The early Doctor Who crew set the pattern for the remainder of the ‘orphan companions’ phase which lasted until 1980. In this period, the majority of companions were orphans in the metaphorical sense: their families were simply never mentioned, let alone encountered. Three were literal orphans. The metaphorical orphans were Ian Chesterton, Barbara Wright, Steven Taylor (1965–6, Peter Purves), Polly (1966–7, Anneke Wills), Ben Jackson (1966–7, Michael Craze), Jamie McCrimmon (1966-9, Frazer Hines), Zoe Herriot (1968–9, Wendy Padbury) Liz Shaw (1970, Caroline John), Jo Grant (1971–3, Katy Manning), Sarah Jane Smith (1973–6, Elisabeth Sladen), Harry Sullivan (1975, Ian Marter), Leela (1976-8, Louise Jameson) and Romana (1978–81, Mary Tamm/Lalla Ward). Those who were orphans in the literal sense were Vicki (1965, Maureen O’Brien), Dodo Chaplet (1966, Jackie Lane) and Victoria Waterfield (1967–8, Deborah Watling). Victoria is a rare exception to the thesis advanced in this article since the serial ‘The Evil of the Daleks’ (1967) details her father’s attempts to save her from the Daleks before he is killed. By contrast, the viewer does not encounter Vicki’s and Dodo’s deceased parents who are merely mentioned.
The Doctor of the 1960s therefore gads around time and space with the programme showing little interest in his companions’ families. This inattention does not mutate when Doctor Who changes somewhat in the 1970s. The Doctor’s people, the Time Lords, exile him to Earth, disabling the TARDIS. He comes to work for a new organisation, the United Nations Intelligence Taskforce (UNIT) which investigates alien incursions. Eventually a UNIT ‘family’ is formed, one of ‘cosy cuppas, quirkiness, ditzy girls [and] a little light patriarchy’ (Halliday 2012: 204) yet viewers still do not meet companions’ families. Britton (2011: 116) observes that when working for UNIT the Doctor acquires ‘assistants’ rather than companions, yet his status as father figure largely persists. In the cases of Jo Grant (1971–3, Katy Manning) and Sarah Jane Smith (1973–6, Elisabeth Sladen), family connections serve to kick-start their adventures. Jo is made the Doctor’s assistant within UNIT because she has ‘relatives in high places’, a nepotism which the viewer is presumed to find acceptable (‘Terror of the Autons’ 1971); Sarah Jane, a journalist, encounters the Doctor whilst impersonating her scientist aunt (‘The Time Warrior’ 1974). Again, the viewer never gets to meet these relatives. The model of the TARDIS family then resurfaces more overtly once the Doctor regains control of the TARDIS and returns to his wandering ways (Britton 2011: 115–117).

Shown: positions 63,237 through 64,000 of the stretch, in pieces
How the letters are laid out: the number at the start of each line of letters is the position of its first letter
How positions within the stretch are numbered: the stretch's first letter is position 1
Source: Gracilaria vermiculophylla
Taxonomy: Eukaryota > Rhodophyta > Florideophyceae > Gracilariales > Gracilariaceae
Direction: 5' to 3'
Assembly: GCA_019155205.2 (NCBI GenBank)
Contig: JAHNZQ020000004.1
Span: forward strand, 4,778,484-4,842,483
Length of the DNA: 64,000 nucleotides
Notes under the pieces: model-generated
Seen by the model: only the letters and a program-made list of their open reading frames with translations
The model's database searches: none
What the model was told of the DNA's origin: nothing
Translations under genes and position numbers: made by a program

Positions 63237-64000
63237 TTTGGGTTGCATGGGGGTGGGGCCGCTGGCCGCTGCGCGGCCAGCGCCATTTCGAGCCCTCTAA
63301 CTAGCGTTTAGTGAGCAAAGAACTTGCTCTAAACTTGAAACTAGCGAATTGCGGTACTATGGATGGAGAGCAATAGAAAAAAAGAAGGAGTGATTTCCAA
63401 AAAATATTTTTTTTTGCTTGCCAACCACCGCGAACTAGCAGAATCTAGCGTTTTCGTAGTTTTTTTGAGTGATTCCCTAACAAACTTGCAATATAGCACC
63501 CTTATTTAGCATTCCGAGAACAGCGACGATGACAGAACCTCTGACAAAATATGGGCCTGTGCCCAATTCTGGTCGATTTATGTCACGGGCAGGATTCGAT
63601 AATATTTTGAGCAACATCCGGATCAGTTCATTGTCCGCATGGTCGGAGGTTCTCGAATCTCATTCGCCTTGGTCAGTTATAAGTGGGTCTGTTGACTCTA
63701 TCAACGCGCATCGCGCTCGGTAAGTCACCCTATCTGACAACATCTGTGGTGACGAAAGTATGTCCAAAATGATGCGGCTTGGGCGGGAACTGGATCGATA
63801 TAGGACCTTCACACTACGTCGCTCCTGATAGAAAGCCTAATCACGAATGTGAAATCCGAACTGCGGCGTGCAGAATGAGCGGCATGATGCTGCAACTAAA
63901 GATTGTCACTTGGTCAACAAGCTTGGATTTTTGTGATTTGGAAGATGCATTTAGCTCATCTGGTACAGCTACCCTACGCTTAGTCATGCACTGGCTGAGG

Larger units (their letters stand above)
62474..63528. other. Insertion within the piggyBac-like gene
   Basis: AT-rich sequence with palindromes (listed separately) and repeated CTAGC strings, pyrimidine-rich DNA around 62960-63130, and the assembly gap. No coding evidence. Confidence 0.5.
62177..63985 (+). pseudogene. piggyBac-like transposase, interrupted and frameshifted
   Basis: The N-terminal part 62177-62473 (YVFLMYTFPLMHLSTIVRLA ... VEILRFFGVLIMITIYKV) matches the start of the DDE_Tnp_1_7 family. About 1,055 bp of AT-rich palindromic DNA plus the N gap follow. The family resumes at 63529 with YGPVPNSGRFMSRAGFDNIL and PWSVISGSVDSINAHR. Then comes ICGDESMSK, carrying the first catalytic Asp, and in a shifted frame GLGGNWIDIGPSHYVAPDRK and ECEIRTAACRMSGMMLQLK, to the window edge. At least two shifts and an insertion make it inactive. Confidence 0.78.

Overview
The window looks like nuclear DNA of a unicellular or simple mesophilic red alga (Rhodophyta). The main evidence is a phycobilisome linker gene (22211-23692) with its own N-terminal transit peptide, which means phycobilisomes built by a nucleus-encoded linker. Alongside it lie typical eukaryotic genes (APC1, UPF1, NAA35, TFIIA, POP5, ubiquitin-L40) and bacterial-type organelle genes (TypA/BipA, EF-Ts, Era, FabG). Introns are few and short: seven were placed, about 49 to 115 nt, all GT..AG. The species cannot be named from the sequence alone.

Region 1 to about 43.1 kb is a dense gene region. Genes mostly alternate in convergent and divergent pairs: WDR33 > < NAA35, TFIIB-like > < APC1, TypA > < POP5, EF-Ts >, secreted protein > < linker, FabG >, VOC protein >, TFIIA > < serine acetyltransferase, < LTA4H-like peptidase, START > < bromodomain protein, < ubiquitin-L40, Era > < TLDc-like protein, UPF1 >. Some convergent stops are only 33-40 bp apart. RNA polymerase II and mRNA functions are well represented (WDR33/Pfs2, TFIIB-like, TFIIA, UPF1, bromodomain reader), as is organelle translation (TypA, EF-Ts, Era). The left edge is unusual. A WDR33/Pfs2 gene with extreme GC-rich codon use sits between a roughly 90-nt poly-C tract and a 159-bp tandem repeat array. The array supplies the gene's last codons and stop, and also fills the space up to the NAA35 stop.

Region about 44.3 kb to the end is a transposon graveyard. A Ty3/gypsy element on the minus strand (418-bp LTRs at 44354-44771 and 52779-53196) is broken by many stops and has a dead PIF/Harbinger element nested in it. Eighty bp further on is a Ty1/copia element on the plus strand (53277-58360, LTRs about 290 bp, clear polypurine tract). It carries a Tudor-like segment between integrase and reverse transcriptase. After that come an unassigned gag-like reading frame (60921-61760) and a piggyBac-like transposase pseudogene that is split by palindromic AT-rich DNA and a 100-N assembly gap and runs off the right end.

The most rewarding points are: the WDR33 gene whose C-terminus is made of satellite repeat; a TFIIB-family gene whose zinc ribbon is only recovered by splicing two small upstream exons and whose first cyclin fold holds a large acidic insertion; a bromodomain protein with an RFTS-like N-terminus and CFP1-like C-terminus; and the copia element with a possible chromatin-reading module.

What drove early Who’s exclusion of companions’ families? The programme was born into the post-war political consensus of 1945–79 in which there was a strong social accord in favour of the traditional family. Given this consensus, there was no pressing need to trumpet the virtues of family. At the same time, television drama trod warily in dealing with the diverse forms of family which life could throw up. The sustainability and rightness of the traditional form of family – married couple plus children – was not being questioned, save in films and television plays which were seen as daring experiments: Cathy Come Home (1966), Up the Junction (1965), A Taste of Honey (1961), The L-Shaped Room (1962). Their social message was not yet mainstream.
Britain’s post-war consensus was a compromise (across class parameters) in which the state committed itself to the maintenance of full employment, social security, universal healthcare and significant housebuilding. The welfare state was consolidated in law by statutes such as the National Health Service Act 1946, the Transport Act 1947, the National Assistance Act 1948 and repeal of the anti-union Trades Disputes Act 1927. The British could project their country as one of ‘fair play’. At the same time, the stronger welfare state enabled young people to live independently from their parents earlier in life. At Doctor Who’s outset, marriage remained a social imperative. The practice of early marriage combined with non-prohibitive housing costs enabled young adults to ‘fly the nest’ rather than stay with their parents for economic reasons. This early independence, reflected in the characters of Ian and Barbara and their successors, eroded the need to emphasise relationships with parents in Doctor Who.